300's strongest debut was he United Kingdom with $9.2 million from 369 screens. It topped Troy's start there by six percent, while, in France, it bested Troy by 30 percent with $5.6 million from 485 screens. Spain's $6.7 million from 536 screens and Mexico's $2.6 million from 526 screens ranked as the second highest 18-rated openings of all time, and another near record occurred in Russia where 300's $5 million from 417 prints ranked as distributor Warner Bros.' second largest start ever. It also opened atop Italy with $4.7 million from 486 prints.” (end quote)
It is interesting watch these spinsters spin; comforting when they fail. Mean while the Media is all stirred up over the handsome boy who is dominating American Idol. I am proud to say I have never watched the show but I have heard from both CNBN and FOX NEWS that the fellow in charge is livid that the “Voters” are being influenced by media spinsters. Where has he been? Seems that voting for empty spin has become the American standard as of late. I am still optimistic that in important matters Americans are still able to think.

Aeneas said...

Lysis,

Another great post.

Dan,

Your first comment hit the nail on the head of this issue.

Ganesh said...

Lysis, your allegory to Hipias is a good one; however, I would suggest that the Peloponnesian War would be more appropriate for the situation we discuss; a democracy fighting an unpopular war. As you know, the Athenian democracy stopped supporting the army, ending in the Sicilian campaign and the fall of Athens. You know more about this than I so I will leave any necessary elaboration to the more knowledgeable.

Anonymous seems to have some skill in the great art of debating. He seems to understand that when one cannot make a cogent argument, personal attacks are the best way to persuade others. Did I catch him condemning Lysis for incorrect citations when him failed to as much as attempt to give credit to those who supplied him with his own arguments?

On the issue of the terror state, Truth to Power and Mind Mechanic give good arguments against it and I have but one more thought to add: as one of them state, we were flying three days after the attacks. I would like to suggest (please give any constructive criticism, I’d appreciate intelligent opinions on my thoughts) that the American public has gone the exact opposite way. We are becoming complacent. Airline security has relaxed since 9/11, (a few new regulations have been passed, however, it is taken less seriously than it was shortly after the attacks) and Americans no longer consider flying to be a danger. When I last flew, I never thought about the terrorists the security checks may have been preventing to board, only about how much of a pain the seemingly year-long lines to board my flight seemed to be.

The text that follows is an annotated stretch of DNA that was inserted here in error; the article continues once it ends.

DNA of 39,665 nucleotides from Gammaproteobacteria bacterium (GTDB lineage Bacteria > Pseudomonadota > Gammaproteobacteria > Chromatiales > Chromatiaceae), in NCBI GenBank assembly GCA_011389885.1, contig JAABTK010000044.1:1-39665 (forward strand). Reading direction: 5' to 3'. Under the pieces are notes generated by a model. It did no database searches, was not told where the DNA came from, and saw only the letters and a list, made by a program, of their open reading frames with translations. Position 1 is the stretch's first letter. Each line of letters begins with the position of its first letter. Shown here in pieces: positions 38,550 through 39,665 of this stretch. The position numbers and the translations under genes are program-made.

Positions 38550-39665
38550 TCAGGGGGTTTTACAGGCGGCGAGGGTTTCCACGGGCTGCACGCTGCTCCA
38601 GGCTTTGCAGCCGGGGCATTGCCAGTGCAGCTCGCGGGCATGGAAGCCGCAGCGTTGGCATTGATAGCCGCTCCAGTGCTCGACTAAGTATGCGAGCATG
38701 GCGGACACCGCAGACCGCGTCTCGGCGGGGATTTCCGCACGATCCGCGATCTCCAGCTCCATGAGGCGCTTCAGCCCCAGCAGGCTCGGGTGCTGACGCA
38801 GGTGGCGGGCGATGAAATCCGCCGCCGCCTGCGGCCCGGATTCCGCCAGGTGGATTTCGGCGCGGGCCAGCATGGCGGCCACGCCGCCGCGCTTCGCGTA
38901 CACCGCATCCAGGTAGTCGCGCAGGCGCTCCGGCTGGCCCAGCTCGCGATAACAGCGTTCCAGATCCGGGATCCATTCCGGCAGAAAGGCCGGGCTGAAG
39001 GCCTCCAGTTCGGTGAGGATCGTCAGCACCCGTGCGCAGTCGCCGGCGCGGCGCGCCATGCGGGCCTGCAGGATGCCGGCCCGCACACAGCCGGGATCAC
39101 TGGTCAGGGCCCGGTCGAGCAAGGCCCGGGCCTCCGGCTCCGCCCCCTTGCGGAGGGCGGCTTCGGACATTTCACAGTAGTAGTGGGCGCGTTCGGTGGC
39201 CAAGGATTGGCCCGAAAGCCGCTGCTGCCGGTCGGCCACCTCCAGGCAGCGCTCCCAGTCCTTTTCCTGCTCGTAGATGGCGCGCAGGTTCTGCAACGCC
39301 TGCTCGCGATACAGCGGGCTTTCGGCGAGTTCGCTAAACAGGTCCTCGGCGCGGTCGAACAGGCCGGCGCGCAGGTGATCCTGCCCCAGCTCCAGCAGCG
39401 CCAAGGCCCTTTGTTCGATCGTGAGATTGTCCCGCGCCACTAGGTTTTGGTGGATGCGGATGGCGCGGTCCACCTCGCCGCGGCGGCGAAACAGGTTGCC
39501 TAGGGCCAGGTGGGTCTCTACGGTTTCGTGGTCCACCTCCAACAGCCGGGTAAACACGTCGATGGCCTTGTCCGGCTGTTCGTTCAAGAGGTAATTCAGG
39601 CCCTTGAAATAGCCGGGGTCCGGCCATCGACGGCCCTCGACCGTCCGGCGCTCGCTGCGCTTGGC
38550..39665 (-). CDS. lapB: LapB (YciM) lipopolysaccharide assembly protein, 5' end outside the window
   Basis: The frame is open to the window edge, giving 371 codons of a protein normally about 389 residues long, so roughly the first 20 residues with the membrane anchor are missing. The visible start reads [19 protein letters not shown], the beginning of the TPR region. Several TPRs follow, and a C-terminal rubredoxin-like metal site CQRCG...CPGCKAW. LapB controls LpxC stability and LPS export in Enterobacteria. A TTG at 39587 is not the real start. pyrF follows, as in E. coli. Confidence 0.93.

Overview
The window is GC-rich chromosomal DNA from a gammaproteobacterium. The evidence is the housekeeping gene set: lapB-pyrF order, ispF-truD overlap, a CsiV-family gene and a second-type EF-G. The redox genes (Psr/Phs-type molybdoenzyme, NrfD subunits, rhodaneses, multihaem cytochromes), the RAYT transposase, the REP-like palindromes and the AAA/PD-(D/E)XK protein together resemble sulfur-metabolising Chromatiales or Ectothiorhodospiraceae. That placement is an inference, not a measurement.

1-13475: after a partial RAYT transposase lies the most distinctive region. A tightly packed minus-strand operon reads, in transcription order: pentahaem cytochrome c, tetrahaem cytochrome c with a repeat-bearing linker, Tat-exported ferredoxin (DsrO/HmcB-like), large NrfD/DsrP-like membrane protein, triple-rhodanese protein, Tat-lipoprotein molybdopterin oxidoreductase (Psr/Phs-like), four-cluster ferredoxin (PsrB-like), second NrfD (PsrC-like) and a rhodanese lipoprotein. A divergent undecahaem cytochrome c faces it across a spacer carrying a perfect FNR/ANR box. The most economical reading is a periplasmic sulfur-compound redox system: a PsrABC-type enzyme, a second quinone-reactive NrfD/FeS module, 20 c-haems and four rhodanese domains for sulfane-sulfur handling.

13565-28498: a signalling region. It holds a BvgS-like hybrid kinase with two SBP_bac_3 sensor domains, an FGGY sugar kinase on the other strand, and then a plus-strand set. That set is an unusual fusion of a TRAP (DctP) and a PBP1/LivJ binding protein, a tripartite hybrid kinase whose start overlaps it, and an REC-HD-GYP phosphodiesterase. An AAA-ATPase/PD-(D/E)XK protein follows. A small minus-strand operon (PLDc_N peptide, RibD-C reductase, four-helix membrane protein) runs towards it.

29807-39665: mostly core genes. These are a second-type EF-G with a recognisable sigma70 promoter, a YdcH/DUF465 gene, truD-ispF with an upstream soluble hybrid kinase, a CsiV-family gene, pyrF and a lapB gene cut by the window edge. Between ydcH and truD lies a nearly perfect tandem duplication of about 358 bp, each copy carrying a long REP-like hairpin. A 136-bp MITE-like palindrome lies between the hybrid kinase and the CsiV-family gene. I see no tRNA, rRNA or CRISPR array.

When the war is condemned as unnecessary and pointless, this is not the sign of a people afraid; it is the sign of people who do not see the need for the war. They do not consider themselves in any danger. They seek appeasement because it is believed that the struggle is not worth our lives and that it is a distant concern. If the terrorists don’t follow through, who cares? We’re safe and snug at home. When Bush is condemned for his efforts to fight terrorism, he is condemned because they are seen as unnecessary (I myself do not agree with some of his actions). This is not fear. This is complacence. Fearful people would embrace the Patriot Act because they would believe that surrendering their freedoms would keep the terrorists from attacking them. This is why people would embrace Nazism or Stalinism or any other of the deadly isms. For example, communism only took control in states which were poor. In which the people were afraid for their lives and there was no economic stability. When one is afraid, the first instinct is to turn and run. Fear is not the reason one stands and fights as Bush is intent on doing.

This is the Peloponnesian War all over again. If there was fear, the reasons for withdrawal would more likely be the belief that if we failed to appease the ‘insurgents’ we would be struck again. The liberals seem to seek appeasement to end what they deem to be an unnecessary conflict (as well as power mongering, but that’s a whole other debate). When Cindy Sheehan held protests outside of Bush’s ranch, it was not for fear of her own wellbeing, as would be probable in a terror state; it was it was to protest what she saw to be the pointless and unnecessary death of her son. She couldn’t see that he was protecting her; she couldn’t see that his death meant anything. I do not suggest that each death in Iraq is not a tragedy however if America had truly become a terror state the needlessness of the death would not have been the tragedy protested. People would have feared our actions in Iraq would cause retaliation. Again, when one is first gripped by fear, the first instinct is never to stand and fight as we have been doing these past few years.

I apologize for my late entrance into the fray and I hope interest in this debate has not yet waned in wake of Lysis’ other recent posting.